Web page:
These Greek and Arabic medical works first entered the West during the cultural revival known as the “Renaissance of the Twelfth Century,” a burst stimulated by urbanization, and the growth of jobs requiring literacy. This scholarly revival spurred the opening of new schools and enhanced the growth of scientific and medical knowledge. The invention and spread of universities, centers for serious study and discussion of science and philosophy, boosted medical inquiry to new heights. Salerno, in southern Italy, and Montpellier, in France, became important centers for medical study unlike anything known before. Here, in the newly created universities, as well as in monasteries, Greek and Islamic texts were translated into Latin with a fervor.
Advances in Anatomy
During the Renaissance of the fifteenth and sixteenth centuries these ancient and medieval medical texts were among the first works to be printed using Gutenberg’s technology. Towards the end of the fifteenth century, an emphasis on careful observation and correct representation pushed the descriptive science of anatomy swiftly forward. Anatomists included what was known from classical times, but added to that knowledge by performing human dissections. In 1543 Vesalius published his exquisitely illustrated volume, De fabrica corporis humani, in which he challenged old dogmas and helped to foster a sense of inquiry.
Innovations in Military Medicine and Surgery
Taking advantage of his experience in military medicine, Ambroise Paré successfully devised innovative surgical procedures and printed his collected works in 1579. Paré trained under a barber-surgeon, but by 1531 the Académie Royale de Chirurgie was established in France, and 14 years later, in England, the Company of Surgeons parted from the barbers, thus putting surgery on a more professional footing. John Hunter, an anatomist and surgeon, helped transform surgery from a manual craft to an experimental science during the second half of the eighteenth century.
Physiology and the Development of the Scientific Method
In the early seventeenth century Santorio cultivated the importance of physiology. His writings indicate the transition taking place in medicine as Hippocratic and Galenic theories were seriously questioned. Part of the Iatrophysical School that emphasized the use of math and physics to gain an understanding of physiological processes, Santorio published the first systematic study of basal metabolism in 1614. William Harvey printed his treatise on the circulation of the blood in 1628. Considered by many to have made the most significant finding in the history of medicine, Harvey is to physiology what Vesalius is to anatomy. In addition to his remarkable discovery, Harvey’s work also made a huge contribution as an example of the scientific method.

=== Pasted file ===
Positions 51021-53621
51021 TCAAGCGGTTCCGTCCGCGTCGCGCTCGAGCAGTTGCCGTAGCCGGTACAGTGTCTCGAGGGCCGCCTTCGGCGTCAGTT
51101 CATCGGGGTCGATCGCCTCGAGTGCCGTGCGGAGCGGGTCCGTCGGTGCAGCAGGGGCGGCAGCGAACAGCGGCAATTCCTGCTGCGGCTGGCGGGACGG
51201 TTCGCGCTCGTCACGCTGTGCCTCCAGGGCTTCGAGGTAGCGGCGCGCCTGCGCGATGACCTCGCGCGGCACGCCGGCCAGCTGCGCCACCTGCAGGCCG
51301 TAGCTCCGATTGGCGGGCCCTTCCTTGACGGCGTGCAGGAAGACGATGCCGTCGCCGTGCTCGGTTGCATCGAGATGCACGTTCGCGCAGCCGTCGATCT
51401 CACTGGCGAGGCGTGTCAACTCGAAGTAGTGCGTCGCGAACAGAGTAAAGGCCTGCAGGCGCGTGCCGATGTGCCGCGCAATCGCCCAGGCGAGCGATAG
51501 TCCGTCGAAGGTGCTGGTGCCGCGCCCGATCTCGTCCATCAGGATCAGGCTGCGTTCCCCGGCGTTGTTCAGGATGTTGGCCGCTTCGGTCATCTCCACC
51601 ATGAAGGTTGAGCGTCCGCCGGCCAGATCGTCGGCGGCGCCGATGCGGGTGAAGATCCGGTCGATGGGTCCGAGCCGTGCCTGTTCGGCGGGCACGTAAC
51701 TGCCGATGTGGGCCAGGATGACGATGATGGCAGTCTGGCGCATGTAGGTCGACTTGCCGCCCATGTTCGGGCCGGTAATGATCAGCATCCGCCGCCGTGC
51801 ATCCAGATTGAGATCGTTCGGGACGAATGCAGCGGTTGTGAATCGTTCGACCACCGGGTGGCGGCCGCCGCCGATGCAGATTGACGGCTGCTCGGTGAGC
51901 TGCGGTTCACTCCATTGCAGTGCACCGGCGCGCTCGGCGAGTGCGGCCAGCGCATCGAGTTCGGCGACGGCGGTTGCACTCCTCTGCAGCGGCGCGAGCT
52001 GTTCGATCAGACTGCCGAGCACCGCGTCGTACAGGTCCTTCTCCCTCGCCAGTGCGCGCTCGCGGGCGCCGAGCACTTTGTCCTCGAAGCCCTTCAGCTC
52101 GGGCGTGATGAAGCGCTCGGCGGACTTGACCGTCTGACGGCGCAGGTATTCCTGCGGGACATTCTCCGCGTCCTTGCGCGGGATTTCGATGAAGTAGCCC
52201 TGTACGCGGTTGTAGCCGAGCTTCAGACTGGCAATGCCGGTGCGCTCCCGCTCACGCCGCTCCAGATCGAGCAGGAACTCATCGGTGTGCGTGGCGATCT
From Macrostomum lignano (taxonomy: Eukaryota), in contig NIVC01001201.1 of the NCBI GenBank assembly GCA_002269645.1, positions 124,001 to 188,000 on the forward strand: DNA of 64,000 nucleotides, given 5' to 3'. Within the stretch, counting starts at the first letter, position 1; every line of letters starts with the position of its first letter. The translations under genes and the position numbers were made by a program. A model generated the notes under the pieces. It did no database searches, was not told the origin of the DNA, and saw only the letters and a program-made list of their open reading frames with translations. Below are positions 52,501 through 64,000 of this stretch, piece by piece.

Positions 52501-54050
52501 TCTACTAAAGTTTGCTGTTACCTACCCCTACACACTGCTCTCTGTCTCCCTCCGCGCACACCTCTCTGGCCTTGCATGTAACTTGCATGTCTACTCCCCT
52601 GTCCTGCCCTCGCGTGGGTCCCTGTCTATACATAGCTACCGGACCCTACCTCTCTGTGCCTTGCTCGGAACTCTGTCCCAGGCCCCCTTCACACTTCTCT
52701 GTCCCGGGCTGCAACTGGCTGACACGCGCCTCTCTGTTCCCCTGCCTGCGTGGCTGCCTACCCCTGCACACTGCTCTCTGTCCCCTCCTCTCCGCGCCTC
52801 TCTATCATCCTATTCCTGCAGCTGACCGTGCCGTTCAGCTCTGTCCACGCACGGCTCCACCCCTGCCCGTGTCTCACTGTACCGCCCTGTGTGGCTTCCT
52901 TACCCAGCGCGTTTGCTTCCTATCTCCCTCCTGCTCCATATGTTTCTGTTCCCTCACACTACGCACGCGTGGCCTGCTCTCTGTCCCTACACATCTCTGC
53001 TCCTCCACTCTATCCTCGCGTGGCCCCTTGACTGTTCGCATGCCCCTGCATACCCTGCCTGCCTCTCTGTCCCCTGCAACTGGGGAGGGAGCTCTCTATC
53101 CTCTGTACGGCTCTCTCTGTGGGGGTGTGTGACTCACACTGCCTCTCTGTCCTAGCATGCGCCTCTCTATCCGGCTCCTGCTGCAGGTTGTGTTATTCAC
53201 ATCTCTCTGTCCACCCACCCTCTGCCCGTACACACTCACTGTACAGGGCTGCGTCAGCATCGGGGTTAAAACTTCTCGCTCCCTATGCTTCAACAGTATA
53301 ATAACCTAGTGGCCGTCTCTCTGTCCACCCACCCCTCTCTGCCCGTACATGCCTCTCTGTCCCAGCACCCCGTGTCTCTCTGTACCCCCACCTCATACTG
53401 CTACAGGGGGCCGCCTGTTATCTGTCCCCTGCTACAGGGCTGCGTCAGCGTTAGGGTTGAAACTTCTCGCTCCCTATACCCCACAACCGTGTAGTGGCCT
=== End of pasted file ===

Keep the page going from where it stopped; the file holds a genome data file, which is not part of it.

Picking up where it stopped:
Progress in Pathology
As early as the second century, Galen had recognized that a patient’s symptoms and physical findings sometimes correlated with discoveries made upon examining the patient’s body after death. But it was Giambattista Morgagni, considered the founder of pathological anatomy, who put pathology on a scientific footing. His De sedibus et causis morborum was published in 1761 and contains the well-organized records of nearly 700 autopsies.
Physical Diagnosis: Back to the Beginning
Rene Laennec’s publication of De l’auscultation in 1819 introduced the stethoscope, one of the most significant advances in physical diagnosis. Describing as never before the audible sounds of thoracic diseases, Laennec published his findings on the clinical and pathological aspects of heart and lung diseases. Laennec’s book brings us to the end of the time period of our “Vaulted Treasures.” Interestingly, it also takes us back to the beginning. According to medical historian Jacalyn Duffin, Laennec “interpreted the sounds and he always delighted in pointing out that many predecessors over the centuries, including Hippocrates, had laid their ears on the chests of patients in order to discover what was going on inside.” [Wallis, p 94]